University awaits decision from

A three-judge panel in St. Louis heard arguments from University and justice department lawyers last week, continuing the federal government’s two-year lawsuit against the University for alleged mismanagement of federal grants.
In a worst-case scenario, the University stands to lose $109 million.
University lawyers visited the Missouri appeals court Wednesday to defend a favorable ruling in St. Paul’s district court last summer. In July, United States District Court Judge Richard Kyle ruled that the federal government could not sue the University, considered an arm of the state government.
Kyle found that use of the False Claims Act against state governments violates the Constitution. States are exempt from prosecution by private citizens according to the 11th Amendment.
The act encourages private citizens — who stand to receive a percentage of any damages the government recovers — to sue for fraud on behalf of the United States.
A decision from the appeals court might take anywhere from 60 days to six months.
The government is suing the University for two decades of alleged and admitted fraud of several federal grants in the University’s surgery department.
The bulk of the government’s lawsuit surrounds the illegal sale of ALG, an experimental drug developed by members of the University’s surgery department. The department sold the drug without approval from the Food and Drug Administration.
Numerous decisions and motions have chipped away at the complex, two-year-old suit, slowly moving the two parties toward a conclusion. But the lion’s share of the case remains in the courts.
At issue in St. Louis is the government’s decision to sue the University under the False Claims Act.
The act carries fines of $5,000 to $10,000 for each instance of fraud. Those found guilty under the act are required to pay two to three times the amount of original damages. In the University’s case, fines could soar to an estimated $109 million.
University lawyers argue that the decision in St. Louis could alter the delicate relationship between state and federal governments.
Allowing private citizens to sue states tramples the principle of state sovereignty under the 11th Amendment, according to the University’s brief to the court.
Upholding the July ruling strips the government of its primary weapon against fraud, argue justice department lawyers.
The appeal stirred 36 attorneys general, the Association of American Medical Colleges and the California State University system to file arguments on the University’s behalf.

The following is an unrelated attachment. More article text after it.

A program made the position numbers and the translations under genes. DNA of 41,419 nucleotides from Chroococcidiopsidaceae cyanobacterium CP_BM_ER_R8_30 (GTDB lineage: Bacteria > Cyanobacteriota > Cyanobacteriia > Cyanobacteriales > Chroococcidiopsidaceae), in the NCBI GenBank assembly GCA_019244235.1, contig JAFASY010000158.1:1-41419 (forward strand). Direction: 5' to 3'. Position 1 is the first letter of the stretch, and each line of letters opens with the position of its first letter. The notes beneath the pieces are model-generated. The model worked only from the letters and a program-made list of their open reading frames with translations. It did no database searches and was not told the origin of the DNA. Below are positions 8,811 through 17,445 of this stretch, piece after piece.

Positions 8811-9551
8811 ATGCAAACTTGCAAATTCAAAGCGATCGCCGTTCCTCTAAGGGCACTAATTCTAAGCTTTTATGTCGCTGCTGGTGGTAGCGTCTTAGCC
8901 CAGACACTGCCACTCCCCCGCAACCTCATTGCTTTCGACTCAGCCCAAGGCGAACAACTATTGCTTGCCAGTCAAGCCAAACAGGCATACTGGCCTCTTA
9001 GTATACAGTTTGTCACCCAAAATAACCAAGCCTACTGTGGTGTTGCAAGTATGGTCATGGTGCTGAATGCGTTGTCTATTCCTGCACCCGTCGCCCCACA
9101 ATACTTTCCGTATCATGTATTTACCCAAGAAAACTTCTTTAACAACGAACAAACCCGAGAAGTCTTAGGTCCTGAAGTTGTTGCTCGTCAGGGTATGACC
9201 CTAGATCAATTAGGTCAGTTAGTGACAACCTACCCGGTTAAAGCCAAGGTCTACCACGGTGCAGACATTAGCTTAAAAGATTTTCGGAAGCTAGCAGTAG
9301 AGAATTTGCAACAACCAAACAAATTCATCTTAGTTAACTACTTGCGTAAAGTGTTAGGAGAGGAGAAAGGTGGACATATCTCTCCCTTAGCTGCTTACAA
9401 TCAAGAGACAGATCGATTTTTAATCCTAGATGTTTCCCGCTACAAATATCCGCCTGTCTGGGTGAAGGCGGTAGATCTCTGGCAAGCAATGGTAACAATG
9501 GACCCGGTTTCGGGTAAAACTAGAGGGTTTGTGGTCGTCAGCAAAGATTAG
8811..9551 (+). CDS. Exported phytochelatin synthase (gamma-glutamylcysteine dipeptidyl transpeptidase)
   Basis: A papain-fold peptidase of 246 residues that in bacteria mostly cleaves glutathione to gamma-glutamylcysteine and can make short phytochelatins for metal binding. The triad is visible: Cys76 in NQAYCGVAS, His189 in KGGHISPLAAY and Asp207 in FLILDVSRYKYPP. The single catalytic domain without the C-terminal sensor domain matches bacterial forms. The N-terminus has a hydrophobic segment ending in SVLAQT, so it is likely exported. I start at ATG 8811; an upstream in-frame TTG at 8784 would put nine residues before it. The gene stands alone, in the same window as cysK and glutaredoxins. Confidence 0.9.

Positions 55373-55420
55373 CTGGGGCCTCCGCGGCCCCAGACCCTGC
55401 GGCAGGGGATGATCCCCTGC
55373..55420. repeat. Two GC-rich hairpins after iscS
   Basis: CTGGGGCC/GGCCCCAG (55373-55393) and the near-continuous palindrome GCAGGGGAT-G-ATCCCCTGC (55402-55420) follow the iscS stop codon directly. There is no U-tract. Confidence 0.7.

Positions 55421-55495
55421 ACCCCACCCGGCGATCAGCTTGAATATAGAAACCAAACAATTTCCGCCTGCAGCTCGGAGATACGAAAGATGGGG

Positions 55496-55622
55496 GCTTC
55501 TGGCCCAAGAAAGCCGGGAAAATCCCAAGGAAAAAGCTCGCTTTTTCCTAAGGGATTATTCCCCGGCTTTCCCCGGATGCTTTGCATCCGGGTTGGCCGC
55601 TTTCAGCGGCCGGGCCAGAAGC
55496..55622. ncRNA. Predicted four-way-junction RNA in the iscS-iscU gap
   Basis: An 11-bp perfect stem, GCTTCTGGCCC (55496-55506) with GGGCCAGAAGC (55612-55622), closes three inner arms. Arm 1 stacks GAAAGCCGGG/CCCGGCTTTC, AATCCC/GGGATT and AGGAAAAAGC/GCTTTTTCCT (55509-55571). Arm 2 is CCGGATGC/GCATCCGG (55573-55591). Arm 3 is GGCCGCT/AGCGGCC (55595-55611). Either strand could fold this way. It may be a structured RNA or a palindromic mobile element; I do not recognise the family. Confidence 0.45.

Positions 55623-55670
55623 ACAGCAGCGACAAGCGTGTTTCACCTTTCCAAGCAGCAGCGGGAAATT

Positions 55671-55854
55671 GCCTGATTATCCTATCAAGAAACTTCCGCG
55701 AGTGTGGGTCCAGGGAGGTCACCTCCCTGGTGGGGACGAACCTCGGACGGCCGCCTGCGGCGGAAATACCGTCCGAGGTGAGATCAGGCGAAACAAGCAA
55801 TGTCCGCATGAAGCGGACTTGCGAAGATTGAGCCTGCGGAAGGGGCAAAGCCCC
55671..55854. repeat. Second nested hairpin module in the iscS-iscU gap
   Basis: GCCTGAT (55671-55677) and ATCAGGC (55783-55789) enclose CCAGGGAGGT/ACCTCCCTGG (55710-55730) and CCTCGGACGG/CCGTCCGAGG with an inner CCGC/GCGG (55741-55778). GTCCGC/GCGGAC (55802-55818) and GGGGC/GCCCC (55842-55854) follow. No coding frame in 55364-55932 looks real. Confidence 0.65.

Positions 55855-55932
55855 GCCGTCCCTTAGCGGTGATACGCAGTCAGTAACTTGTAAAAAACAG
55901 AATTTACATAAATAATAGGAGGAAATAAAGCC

The large damages awarded under the False Claims Act could squeeze state treasuries, said Elizabeth Osenbaugh, Solicitor General for the Iowa attorney general’s office.
In addition, the amplified fines extracted from state treasuries would unfairly penalize innocent tax and tuition payers, said Mark Rotenberg, general councel for the University. Other tools exist for the federal government to prosecute fraud and mismanagement, Rotenberg said.
“The University is not claiming that we are exempt from strict accounting,” Rotenberg said. “The issue before the court of appeals … is not whether the University can get off scot-free, it’s whether the government can impose a threat of double and treble fines.”
But Rotenberg’s federal opponents contend state universities compete for federal dollars against private citizens and companies, and are therefore subject to the same penalties.
Rotenberg said the St. Louis court appearance will not affect ongoing efforts to settle the case out of court. The justice department declined to comment on open settlement talks.
The University and the justice department resumed out-of-court settlement negotiations in late February, following a lengthy stalemate after talks broke down in the winter of 1996 and the two parties exchanged lawsuits.
The Board of Regents is intent on settling the case out of court if possible, Rotenberg said.
“But the University cannot agree to the overstated demands of the government as they have detailed them so far,” Rotenberg said. “It may be possible for them to bridge the gap, but that hasn’t happened yet.”
Wednesday’s arguments came days after a St. Paul district court closed an offshoot of the case.
A June 3 decision in St. Paul’s U.S. District Court fined the University $2.5 million for misspent grant money.
The decision fined the University for inflated salaries, expense and travel accounts on 29 separate grants from the National Institutes of Health, the Environmental Protection Agency and the Department of Defense totaling more than $50 million.
Judge Richard Kyle ordered the University to pay $628,599 for 28 of the mishandled grants and reimburse the government an additional $1.9 million for a single surgery grant.